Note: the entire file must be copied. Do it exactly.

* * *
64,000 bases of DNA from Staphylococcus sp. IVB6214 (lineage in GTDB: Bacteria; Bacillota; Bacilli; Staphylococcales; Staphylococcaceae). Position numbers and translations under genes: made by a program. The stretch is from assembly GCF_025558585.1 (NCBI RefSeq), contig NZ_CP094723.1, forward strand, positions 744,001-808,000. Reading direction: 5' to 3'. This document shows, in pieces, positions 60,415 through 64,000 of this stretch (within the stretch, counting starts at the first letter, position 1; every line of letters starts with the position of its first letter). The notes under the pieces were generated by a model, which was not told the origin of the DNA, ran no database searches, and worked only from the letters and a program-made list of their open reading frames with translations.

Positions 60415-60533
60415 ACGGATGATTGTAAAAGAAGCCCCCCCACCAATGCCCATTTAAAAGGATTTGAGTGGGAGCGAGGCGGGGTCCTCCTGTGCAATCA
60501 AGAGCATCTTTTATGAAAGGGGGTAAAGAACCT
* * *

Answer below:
64,000 bases of DNA from Staphylococcus sp. IVB6214 (lineage in GTDB: Bacteria; Bacillota; Bacilli; Staphylococcales; Staphylococcaceae). Position numbers and translations under genes: made by a program. The stretch is from assembly GCF_025558585.1 (NCBI RefSeq), contig NZ_CP094723.1, forward strand, positions 744,001-808,000. Reading direction: 5' to 3'. This document shows, in pieces, positions 60,415 through 64,000 of this stretch (within the stretch, counting starts at the first letter, position 1; every line of letters starts with the position of its first letter). The notes under the pieces were generated by a model, which was not told the origin of the DNA, ran no database searches, and worked only from the letters and a program-made list of their open reading frames with translations.

Positions 60415-60533
60415 ACGGATGATTGTAAAAGAAGCCCCCCCACCAATGCCCATTTAAAAGGATTTGAGTGGGAGCGAGGCGGGGTCCTCCTGTGCAATCA
60501 AGAGCATCTTTTATGAAAGGGGGTAAAGAACCT